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Healthy Skepticism Library item: 17049

Warning: This library includes all items relevant to health product marketing that we are aware of regardless of quality. Often we do not agree with all or part of the contents.

 

Publication type: Journal Article

Aronson JK
Patent medicines and secret remedies
BMJ 2009 Dec 14;
http://www.bmj.com/cgi/content/full/339/dec14_1/b5415


Abstract:

Patent means open (box 1), but patent medicines have traditionally contained secret ingredients. The Oxford English Dictionary defines a patent medicine as “a proprietary medicine manufactured under patent and available without prescription.” However, the term and its current definition are historically misleading. From the start, the hallmarks of patent medicines were that they were advertised direct to the public and sold over the counter. They were rarely patented because it was advantageous to be secretive about ingredients that were often ineffective and even hazardous. If a product had a patent it was generally because the remedy was effective-Epsom salts, marketed by Nehemiah Grew in the late 17th century, contained magnesium sulphate as a purgative.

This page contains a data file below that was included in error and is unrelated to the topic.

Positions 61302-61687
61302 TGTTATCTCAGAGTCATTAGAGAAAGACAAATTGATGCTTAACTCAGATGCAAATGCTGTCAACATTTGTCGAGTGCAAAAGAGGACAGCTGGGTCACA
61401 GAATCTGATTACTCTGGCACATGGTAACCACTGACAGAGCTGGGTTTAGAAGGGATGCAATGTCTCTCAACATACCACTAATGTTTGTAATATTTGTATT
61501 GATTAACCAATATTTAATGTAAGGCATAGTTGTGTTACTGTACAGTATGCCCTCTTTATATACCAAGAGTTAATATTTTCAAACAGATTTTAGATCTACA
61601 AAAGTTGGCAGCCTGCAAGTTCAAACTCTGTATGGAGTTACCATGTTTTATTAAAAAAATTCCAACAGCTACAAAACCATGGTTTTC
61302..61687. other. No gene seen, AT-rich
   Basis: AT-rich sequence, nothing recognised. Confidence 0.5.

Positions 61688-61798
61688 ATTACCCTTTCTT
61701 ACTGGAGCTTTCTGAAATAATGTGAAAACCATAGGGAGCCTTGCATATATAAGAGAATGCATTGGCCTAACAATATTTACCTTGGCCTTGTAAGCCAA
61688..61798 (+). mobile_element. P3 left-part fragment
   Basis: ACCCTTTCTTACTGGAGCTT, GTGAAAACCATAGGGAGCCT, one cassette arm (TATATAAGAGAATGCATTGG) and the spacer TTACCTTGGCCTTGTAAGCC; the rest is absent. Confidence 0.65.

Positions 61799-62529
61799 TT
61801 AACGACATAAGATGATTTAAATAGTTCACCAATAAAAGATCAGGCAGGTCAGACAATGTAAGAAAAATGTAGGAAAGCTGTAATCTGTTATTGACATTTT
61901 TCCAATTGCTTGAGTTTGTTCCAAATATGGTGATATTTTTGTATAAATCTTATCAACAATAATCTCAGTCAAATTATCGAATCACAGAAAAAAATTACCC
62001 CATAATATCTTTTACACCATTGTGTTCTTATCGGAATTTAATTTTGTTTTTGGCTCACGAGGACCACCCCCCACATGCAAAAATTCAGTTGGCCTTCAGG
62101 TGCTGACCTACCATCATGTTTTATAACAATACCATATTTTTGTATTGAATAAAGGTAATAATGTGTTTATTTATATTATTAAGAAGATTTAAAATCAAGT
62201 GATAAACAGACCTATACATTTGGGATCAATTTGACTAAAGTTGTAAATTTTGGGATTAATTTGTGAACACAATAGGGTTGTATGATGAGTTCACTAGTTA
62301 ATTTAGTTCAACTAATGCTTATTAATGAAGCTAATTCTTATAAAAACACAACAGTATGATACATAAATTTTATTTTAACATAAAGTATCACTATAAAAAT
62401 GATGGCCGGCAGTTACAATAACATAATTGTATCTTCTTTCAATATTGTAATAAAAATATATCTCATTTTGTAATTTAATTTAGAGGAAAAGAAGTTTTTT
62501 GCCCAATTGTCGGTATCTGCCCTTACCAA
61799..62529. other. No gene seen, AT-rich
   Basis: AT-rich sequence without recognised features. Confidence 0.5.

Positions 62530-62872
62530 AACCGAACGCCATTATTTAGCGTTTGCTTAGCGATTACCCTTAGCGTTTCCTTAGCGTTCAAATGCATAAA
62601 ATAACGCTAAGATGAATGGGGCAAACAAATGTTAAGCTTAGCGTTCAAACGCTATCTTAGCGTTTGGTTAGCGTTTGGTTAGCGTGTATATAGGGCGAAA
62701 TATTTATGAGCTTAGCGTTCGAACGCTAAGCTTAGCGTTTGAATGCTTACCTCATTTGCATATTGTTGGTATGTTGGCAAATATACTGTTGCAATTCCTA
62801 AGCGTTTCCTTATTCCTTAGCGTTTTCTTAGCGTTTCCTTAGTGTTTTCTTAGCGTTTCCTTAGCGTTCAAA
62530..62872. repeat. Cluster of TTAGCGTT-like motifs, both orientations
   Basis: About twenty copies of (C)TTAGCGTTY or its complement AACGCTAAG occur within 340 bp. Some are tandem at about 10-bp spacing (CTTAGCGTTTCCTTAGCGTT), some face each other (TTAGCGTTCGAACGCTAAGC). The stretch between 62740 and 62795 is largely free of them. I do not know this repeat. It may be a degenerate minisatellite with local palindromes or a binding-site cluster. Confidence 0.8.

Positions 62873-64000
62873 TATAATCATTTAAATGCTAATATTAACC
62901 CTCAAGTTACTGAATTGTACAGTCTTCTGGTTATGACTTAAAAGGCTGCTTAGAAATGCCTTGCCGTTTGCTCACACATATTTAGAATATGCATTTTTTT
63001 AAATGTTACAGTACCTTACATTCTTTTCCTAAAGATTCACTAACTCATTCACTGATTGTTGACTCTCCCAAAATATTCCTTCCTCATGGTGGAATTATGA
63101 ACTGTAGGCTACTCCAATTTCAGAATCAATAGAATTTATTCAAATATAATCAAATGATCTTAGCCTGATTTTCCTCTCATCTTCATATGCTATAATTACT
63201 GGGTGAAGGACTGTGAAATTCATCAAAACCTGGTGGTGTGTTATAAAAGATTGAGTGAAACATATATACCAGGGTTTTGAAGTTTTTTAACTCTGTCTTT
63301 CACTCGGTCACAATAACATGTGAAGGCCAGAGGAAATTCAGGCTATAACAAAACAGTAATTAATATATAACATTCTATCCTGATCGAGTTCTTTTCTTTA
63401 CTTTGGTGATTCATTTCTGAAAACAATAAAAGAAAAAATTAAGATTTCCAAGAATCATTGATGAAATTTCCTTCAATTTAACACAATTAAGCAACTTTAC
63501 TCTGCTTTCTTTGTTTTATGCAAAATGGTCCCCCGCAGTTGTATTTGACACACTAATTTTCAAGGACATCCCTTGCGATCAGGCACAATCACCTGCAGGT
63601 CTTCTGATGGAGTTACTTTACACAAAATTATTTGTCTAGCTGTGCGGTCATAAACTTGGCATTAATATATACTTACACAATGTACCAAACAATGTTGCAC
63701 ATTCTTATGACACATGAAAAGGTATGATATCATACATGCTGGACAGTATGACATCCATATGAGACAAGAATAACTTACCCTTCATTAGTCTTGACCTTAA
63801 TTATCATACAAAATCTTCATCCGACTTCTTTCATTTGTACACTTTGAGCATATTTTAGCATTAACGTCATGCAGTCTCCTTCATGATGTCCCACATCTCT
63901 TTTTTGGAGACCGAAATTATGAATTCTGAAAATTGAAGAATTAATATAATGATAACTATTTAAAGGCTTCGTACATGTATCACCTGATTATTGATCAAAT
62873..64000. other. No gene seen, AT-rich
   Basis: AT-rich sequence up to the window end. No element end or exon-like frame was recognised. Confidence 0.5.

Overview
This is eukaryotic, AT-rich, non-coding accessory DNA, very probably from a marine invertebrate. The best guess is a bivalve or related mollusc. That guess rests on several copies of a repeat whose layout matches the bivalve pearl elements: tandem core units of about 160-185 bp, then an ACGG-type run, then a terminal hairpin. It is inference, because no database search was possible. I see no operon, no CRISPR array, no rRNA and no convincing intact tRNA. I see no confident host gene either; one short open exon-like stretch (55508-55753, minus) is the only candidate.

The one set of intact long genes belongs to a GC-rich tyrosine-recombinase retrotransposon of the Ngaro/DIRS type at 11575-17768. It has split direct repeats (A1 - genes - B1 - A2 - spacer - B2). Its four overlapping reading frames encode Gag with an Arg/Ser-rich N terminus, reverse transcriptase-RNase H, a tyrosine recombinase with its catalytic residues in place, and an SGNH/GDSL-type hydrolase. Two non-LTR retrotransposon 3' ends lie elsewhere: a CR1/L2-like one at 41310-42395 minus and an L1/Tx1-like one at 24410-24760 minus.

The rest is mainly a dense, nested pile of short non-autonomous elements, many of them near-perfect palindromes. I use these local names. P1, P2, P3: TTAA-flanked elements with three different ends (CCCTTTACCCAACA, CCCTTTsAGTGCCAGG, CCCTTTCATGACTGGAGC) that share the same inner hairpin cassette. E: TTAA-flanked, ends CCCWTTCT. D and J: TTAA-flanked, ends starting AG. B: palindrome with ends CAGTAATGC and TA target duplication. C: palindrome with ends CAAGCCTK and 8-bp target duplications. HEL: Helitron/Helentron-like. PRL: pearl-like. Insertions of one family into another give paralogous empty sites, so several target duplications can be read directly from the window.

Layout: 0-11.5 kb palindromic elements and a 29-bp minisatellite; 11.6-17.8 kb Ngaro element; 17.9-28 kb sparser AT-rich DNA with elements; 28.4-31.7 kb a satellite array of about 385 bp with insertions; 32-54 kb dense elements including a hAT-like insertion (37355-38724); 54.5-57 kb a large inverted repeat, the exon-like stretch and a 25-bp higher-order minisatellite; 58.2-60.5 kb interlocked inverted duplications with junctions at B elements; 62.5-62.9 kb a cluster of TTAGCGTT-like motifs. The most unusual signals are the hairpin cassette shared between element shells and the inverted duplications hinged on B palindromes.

Patent comes from the hypothetical Indo-European root PET, to spread or open out. Petals spread out; patellas, spatulas, and spades look like open dishes; space is an open area; and paella is cooked in an open . . .

 

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As an advertising man, I can assure you that advertising which does not work does not continue to run. If experience did not show beyond doubt that the great majority of doctors are splendidly responsive to current [prescription drug] advertising, new techniques would be devised in short order. And if, indeed, candor, accuracy, scientific completeness, and a permanent ban on cartoons came to be essential for the successful promotion of [prescription] drugs, advertising would have no choice but to comply.
- Pierre R. Garai (advertising executive) 1963